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CPA Blog Spot
Wednesday, September 19, 2012
Saturday, August 4, 2012
For 40 years CPA has been organizing and has been able to bring different people together --- youth, women, immigrants, workers, families, tenants, small businesses, seniors to take a stand for justice and dignity of people. It has not been easy but we have been on the right side of history.
Activism and the arts have always been closely intertwined for me. Before I joined campus organizations that focused on political empowerment, I read books by Sandra Cisneros and Sonia Sanchez after school in the public library. I loved poetry by women of color who were speaking out not only against injustice, but were also producing work that transformed the struggles of oppressed communities into something tangibly life-affirming and empowering. The potential of genuine human connections drew me to writing as a form of activism. I was excited to hear that one of our dinner series talks during the Eva Lowe Fellowship would be on art and culture, featuring poet Kenji Liu and Xicana activist-artist Melanie Cervantes.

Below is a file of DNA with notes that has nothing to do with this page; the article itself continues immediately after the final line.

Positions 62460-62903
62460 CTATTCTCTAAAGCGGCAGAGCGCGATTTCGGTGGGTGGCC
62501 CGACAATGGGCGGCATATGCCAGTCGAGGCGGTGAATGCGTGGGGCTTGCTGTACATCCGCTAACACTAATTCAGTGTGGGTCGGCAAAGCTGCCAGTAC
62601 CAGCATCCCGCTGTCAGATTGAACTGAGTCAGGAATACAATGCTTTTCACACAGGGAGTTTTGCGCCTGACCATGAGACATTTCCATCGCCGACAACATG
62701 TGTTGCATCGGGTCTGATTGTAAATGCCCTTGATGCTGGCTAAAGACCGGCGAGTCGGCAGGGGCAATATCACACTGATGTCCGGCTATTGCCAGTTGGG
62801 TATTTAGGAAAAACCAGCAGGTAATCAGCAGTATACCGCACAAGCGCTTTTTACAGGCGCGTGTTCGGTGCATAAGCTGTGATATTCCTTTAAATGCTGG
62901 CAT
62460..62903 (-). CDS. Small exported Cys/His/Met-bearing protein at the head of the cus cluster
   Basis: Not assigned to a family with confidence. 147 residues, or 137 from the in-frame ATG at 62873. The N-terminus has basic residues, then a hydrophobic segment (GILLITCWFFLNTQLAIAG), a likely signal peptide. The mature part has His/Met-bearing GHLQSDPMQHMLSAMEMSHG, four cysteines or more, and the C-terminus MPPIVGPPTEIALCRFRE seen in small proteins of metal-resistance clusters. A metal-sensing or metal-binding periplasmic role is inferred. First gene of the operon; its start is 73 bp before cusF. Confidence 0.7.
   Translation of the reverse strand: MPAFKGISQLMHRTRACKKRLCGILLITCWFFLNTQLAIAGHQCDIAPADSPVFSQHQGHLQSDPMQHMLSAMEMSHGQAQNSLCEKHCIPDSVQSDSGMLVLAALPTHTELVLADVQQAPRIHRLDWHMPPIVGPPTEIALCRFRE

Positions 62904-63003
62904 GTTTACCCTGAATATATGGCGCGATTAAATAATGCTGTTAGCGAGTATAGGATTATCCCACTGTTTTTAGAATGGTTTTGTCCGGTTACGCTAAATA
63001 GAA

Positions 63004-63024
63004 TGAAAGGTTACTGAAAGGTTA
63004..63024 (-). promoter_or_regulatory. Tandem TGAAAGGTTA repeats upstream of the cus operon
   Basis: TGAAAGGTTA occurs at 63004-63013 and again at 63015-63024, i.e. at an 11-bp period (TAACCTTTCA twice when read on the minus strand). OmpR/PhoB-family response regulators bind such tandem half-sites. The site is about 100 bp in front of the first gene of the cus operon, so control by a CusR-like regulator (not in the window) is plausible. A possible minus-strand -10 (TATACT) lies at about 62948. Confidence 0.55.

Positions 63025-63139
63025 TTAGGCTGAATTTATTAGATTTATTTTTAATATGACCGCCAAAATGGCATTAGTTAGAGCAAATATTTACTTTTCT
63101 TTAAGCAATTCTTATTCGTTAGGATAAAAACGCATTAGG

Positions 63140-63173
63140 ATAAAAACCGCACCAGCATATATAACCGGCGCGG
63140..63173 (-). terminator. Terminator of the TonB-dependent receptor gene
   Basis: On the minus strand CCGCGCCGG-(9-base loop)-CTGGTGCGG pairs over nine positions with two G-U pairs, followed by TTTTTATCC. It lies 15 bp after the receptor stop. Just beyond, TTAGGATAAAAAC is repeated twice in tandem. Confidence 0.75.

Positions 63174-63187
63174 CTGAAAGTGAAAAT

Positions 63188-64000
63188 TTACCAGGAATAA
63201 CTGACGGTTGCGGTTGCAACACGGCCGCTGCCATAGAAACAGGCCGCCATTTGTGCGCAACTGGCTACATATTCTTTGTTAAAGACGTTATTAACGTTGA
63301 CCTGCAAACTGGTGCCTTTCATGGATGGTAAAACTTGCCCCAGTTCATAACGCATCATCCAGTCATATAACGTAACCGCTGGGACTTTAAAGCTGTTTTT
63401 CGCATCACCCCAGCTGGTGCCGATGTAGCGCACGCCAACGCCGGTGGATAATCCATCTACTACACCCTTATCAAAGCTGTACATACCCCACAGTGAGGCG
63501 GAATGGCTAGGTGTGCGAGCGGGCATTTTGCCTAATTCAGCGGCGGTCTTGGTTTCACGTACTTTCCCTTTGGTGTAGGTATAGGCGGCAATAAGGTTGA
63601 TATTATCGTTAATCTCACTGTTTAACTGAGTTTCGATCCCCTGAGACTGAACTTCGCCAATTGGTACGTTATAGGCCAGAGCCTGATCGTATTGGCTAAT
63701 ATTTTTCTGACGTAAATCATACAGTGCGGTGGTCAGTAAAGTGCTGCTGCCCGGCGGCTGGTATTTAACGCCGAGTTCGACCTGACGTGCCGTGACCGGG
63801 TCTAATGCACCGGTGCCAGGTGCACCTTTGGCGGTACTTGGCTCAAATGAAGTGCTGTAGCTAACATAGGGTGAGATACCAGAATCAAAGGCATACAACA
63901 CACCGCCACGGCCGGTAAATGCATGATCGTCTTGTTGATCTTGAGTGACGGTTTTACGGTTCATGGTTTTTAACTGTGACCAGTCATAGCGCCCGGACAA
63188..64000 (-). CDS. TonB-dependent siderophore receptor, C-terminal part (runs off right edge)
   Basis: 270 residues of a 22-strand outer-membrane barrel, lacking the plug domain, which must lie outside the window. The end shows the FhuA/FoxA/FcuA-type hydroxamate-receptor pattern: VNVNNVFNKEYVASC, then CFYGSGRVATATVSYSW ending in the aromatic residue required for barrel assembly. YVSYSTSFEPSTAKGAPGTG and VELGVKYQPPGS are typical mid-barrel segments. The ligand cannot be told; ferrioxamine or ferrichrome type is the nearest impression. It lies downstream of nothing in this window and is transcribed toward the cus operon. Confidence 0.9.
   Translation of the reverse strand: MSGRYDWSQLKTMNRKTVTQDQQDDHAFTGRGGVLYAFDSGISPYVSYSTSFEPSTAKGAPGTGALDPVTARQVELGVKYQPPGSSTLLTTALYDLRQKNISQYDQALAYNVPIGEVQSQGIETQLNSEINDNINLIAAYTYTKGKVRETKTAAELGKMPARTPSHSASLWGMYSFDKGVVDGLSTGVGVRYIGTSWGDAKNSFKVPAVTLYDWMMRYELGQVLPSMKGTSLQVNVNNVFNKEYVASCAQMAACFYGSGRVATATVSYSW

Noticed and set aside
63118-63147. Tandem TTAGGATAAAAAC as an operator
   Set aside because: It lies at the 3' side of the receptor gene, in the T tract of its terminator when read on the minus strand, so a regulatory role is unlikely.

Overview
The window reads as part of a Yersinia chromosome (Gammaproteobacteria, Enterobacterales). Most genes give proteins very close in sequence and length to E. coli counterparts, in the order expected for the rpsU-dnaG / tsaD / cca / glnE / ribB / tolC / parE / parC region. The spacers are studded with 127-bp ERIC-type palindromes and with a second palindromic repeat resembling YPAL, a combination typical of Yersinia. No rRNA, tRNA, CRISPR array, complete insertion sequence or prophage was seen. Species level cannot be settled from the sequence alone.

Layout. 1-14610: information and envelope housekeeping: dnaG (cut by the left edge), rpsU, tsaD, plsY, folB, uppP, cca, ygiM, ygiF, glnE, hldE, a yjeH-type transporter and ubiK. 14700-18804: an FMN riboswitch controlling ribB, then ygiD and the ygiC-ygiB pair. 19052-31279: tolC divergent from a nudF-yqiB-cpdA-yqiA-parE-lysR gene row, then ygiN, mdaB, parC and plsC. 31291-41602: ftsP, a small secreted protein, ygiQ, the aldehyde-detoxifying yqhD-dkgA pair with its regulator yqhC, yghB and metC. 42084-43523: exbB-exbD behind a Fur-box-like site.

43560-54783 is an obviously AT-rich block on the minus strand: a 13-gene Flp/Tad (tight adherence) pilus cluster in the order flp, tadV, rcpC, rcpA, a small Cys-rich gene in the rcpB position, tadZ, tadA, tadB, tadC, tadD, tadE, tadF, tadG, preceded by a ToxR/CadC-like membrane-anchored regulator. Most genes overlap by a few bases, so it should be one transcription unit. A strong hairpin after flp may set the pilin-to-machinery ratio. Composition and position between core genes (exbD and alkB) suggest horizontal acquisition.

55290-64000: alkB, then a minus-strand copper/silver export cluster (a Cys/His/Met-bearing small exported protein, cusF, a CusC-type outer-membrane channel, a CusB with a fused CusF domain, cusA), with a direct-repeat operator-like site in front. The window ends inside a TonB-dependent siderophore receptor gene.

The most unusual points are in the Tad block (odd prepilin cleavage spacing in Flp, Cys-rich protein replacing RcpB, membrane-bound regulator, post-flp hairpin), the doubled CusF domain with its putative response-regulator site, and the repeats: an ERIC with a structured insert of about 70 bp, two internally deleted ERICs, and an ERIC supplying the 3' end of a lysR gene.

Several weeks ago, four Asian American organizations filed a brief with the Supreme Court against affirmative action policies at the University of Texas, arguing race-conscious admissions discriminated against Asian American applicants. I couldn’t decide what disappointed me the most - my frustration that my brothers and sisters refused to understand our history as part of a continuous mosaic of struggle, or the confusion about the ambiguous role Asian Americans play in movements for economic and social equity.
I still remember clearly how excited I was when I found out that I was admitted as one of the Fellows for the summer. The one-month experience I had with CPA was continuously energizing, and has largely reshaped my understanding of community organizing.